Sofia’s Sofa: The unsolicited opinions of the art student

Sofia Hara, A&E Editor

I have been involved in performing arts for as long as I can remember and I can see myself continuing to be involved for the foreseeable future. I started ballet lessons when I was three, musical theatre when I was seven and took an interest in film when I was in seventh grade. Even though I do not plan on going to school for the arts I do plan on having my career associated with the arts in some way. Despite my passion for the arts, there will always be one element that is present in nearly every art field that irks me beyond belief: The Art Student with the Superiority Complex.

The Art Student with the Superiority Complex usually has three main elements: unreasonably high standards, favoritism from a mentor and a disdain for their peers. I have encountered the Art Student in numerous fields whether it be visual arts, dance, film or theatre. Wherever art exists, a subsequent Superiority Complex must also exist. 

This art student is not to be confused with the Prodigy (although I have seen cases in which they are one and the same). The main element that separates the Prodigy from the Superiority Complex is the ability to succeed regardless of what peers or mentors think. For example, sculptors can be recognized for their ability in an art gallery or exhibition even if their instructors do not favor them. On the other hand, Art Students with the Superiority Complex are fueled by the praise of their instructor as it provides them the confirmation that their abilities are valid and therefore the best. 

It is not inherently bad to be favored by a mentor however the false idea that one’s abilities are better than they are is harmful to both the artist and those that they influence. In my own experience I will see these art students prosper in class but suffer once they leave the classroom. It is not to say that the students lack any real skill but more so that they are given false hope. While this may not be the case for students who are not involved in the arts (for example, any student in an academic classroom), it is especially harmful for an artist to have false hope due to how risky a career in the arts can be. Unless artists bring something new to their field, it’s exceptionally rare to succeed.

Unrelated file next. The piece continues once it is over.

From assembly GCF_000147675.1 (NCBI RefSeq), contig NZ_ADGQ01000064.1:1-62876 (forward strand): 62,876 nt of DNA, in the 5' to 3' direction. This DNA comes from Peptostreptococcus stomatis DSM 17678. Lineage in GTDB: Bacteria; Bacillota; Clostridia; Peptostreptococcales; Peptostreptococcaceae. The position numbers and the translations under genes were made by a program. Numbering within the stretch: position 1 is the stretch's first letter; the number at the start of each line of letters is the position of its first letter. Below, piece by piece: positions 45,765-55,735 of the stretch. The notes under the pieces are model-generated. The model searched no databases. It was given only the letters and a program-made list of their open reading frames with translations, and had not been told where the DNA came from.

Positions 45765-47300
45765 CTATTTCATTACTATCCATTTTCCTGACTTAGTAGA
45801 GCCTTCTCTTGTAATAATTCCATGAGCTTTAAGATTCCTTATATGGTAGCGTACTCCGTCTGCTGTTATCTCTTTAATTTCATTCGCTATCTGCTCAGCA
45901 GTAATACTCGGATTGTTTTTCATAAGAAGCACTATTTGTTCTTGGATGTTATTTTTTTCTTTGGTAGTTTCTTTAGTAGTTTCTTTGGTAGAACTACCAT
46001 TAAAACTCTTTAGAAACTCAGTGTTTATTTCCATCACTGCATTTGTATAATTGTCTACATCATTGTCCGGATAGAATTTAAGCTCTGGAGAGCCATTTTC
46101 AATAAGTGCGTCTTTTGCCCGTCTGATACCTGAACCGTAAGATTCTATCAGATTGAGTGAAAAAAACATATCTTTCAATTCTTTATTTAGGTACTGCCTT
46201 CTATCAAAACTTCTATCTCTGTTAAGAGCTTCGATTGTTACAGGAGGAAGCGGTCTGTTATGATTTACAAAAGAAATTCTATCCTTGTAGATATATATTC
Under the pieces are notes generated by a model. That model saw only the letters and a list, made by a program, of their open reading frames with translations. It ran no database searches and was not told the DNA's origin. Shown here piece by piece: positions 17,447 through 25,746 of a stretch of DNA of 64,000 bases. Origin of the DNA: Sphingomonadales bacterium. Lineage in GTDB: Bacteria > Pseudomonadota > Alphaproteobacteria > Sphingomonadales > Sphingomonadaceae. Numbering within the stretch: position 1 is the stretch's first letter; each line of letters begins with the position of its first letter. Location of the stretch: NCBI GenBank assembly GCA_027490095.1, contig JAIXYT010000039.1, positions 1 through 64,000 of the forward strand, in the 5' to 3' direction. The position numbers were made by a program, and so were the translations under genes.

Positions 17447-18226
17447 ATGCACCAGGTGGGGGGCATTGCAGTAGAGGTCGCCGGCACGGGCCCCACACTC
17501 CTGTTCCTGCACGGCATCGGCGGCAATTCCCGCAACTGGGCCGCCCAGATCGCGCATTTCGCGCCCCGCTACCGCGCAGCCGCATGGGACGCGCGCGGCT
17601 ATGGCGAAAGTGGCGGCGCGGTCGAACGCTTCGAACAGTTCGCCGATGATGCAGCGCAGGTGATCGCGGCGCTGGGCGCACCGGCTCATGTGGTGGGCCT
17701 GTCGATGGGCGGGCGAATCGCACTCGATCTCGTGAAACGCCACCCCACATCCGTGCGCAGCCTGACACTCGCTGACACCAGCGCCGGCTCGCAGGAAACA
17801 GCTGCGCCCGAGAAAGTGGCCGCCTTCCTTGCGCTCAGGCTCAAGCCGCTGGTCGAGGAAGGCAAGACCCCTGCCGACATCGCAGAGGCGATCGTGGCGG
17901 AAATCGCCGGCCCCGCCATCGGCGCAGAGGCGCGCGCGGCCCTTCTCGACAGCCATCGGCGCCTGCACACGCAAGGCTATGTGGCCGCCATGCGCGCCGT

My condolences to all art students who lost hope. 

The best way to deal with those with Superiority Complex is usually to just ignore them. Their comments on your abilities mean virtually nothing; their expertise does not matter and should not affect you in any way. If their only intention is to bring harm in order to raise themselves up, then you should not worry about your own abilities.  

For example those of Superiority Complex are at their strongest when auditions start. With everyone insecure and full of self-doubt the Superiority Complex are able to feed their overconfidence and prey on others, pushing them down even further. Many artists, including myself, have been victims of these apex predators. I would be told that I should “aim for something easier” or to “let others take on this role”. Their patronizing comments would sting but the only solution is to move forward despite them. 

Needless to say the Art Student with the Superiority Complex can be a nuisance. However from my own experience those with Superiority Complex are harmless if you do not give them the validation they believe they deserve. As long as you focus on yourself, your own abilities will prosper regardless of others.